Labels, Labels, Labels

"Sir, it is too early to refill your prescription.  It was just 2 weeks ago that I filled your prescription for a full month supply of medication."

"Yes, I know, but at my last visit, my doctor told me to double my dose….."

Pharmacists do much more than just put labels on prescription packages.  That said, we do put labels on prescriptions, and quite a few I might add; we take this part of our job very seriously.  These labels, as simple as the process may seem, are a tremendous wealth of information, and they better well be accurate!

We guard our labels.  Every piece of information on the label, from the patients name, physicians name, directions, medication name, description of medication and all of the other required documentation is verified by a pharmacist each and every time a prescription is dispensed.  This is not just a retail pharmacy deal; labels go on all of the medications in hospitals, skilled nursing facilities, i.v. solutions and anywhere else a medication is prepared to be administered or dispensed to a patient.

An issue we run into regularly in retail pharmacy is someone needing to refill their prescription, when according to our records, they should still have at least two weeks of medication remaining.  At this point, part of what we do in the pharmacy is play detective.  We will engage the patient in a conversation and do our best to figure out what happened with the rest of the medication. 

Over the years I have come across many different scenarios explaining why a medication container has come up short; however, one situation that comes up over and over again is the one I described at the beginning of this discussion.  A patients' doctor has increased their dose and no one has notified the pharmacy.  According to our records, the directions on the label of the prescription are not the same as how the patient is now taking their medication.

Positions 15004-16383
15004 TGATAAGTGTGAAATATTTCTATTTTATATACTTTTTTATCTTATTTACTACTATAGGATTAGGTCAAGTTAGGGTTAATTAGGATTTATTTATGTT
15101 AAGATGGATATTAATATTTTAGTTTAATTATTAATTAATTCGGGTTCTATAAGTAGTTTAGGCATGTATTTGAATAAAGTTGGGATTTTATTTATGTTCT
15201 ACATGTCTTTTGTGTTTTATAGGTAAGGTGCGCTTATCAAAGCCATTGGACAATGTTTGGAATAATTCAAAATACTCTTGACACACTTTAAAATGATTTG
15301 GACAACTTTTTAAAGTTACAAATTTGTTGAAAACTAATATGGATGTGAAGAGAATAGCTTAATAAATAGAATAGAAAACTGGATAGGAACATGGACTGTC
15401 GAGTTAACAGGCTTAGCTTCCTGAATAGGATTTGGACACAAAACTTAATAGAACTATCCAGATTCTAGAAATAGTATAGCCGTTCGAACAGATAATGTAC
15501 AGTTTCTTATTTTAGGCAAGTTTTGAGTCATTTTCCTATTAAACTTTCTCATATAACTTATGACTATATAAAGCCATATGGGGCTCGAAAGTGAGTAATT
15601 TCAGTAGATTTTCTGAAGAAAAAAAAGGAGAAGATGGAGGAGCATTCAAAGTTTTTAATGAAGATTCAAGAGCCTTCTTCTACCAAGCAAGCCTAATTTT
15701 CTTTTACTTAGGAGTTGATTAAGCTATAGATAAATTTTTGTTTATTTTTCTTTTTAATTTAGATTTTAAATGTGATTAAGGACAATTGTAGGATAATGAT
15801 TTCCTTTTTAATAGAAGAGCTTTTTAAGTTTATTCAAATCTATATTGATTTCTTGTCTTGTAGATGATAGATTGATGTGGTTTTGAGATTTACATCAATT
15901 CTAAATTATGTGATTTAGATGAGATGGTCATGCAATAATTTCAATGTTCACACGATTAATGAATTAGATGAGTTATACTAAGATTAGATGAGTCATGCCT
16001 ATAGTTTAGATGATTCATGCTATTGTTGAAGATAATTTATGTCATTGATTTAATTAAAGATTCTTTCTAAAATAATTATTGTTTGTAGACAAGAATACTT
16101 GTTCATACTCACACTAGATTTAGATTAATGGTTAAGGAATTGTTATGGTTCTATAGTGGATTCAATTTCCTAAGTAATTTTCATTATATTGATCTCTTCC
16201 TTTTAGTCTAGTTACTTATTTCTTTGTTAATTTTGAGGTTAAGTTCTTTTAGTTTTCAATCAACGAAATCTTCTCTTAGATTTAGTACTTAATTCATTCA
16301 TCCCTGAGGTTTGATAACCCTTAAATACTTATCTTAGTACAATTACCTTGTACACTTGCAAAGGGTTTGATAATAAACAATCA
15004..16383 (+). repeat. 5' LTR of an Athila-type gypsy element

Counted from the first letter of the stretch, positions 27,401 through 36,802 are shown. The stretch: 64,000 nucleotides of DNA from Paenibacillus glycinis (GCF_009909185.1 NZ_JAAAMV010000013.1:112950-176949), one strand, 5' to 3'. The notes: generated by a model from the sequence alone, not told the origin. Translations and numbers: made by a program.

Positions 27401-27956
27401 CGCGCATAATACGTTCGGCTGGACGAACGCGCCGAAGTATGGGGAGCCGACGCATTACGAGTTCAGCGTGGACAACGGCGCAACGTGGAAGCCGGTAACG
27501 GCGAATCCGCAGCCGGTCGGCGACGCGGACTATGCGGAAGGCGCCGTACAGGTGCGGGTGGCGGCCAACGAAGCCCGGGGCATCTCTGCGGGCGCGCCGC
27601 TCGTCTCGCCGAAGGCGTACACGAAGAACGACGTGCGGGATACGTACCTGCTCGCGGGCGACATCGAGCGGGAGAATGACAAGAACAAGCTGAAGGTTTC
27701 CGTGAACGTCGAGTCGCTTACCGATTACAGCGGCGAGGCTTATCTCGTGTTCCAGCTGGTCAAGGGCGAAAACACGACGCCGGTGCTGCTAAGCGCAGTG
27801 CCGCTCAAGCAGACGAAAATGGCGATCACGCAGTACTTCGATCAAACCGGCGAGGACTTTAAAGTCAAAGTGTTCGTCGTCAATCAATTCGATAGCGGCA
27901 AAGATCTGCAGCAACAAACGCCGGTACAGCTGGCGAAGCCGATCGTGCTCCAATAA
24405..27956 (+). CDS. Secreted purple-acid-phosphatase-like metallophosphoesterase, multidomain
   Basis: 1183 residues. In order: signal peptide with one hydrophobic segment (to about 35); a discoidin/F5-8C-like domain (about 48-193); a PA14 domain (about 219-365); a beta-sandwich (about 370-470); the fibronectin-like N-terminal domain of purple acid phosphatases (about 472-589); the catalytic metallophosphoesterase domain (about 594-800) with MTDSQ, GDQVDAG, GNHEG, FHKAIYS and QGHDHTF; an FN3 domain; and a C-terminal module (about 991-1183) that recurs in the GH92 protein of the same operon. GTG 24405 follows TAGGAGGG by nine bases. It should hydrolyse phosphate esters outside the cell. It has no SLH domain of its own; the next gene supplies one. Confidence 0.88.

At this point, the filling of the prescription is put on hold until we can contact the prescribing physician and clarify the directions.  I understand the patient is here explaining to me what the doctor told them to do, however, I cannot change the prescription label without an order from the doctor.  If the doctor is not readily available, we will make sure the patient has enough medication to hold them over till tomorrow while we wait for the physician to follow-up with us.

Here is the take home message:  If your doctors ever changes your dose of medication while you are at the office, please ask them to forward the new directions to your pharmacy so they will be prepared for you when you show up early to get your prescription.


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Sleep; It's Not Just For The Weak

Just thinking about writing this blog about sleep has got me day dreaming of my soft, comfortable bed.  Can you believe this; we spend over 25% of our life (maybe more) in our bed.  Of course, we may not be asleep that entire time, however, that is a heck of a lot of time during our life to be in any one place! 

We all need sleep for survival, however, how much sleep we need varies with our age, physical conditions, disease states, and how much sleep we have been getting the past few nights.  Our body, in its great design, produces and maintains our nervous system while we are sleeping.  Without sleep, our ability to perform even the most basic decision making processes becomes extremely compromised.

Some of us like to think that we have trained, or adapted, our bodies to survive on minimal amounts of sleep.  While this may be true for a limited few individuals, the theory is that we have just gotten use to the sleep deprivation and have developed a capacity for processing decisions on limited resources. 

Think about it, we love our down days.  If we have worked hard all week, getting up early and staying up late, at some point we love to have a down day where we sleep in, catch up and re-charge.  If we never had the chance to rest our body, our nervous system would continue to deplete its resources and leave us in a state of nervous anxiety.

If you are really interested in this topic, I recommend you take the time to read this discussion from the National Institute of Health.

So then, what do I do if I lie in bed, night after night, and can't fall asleep, or, if I sleep for maybe two hours and then wake up and lay in bed the rest of the night worrying that I will be tired the next morning when it is time to get up.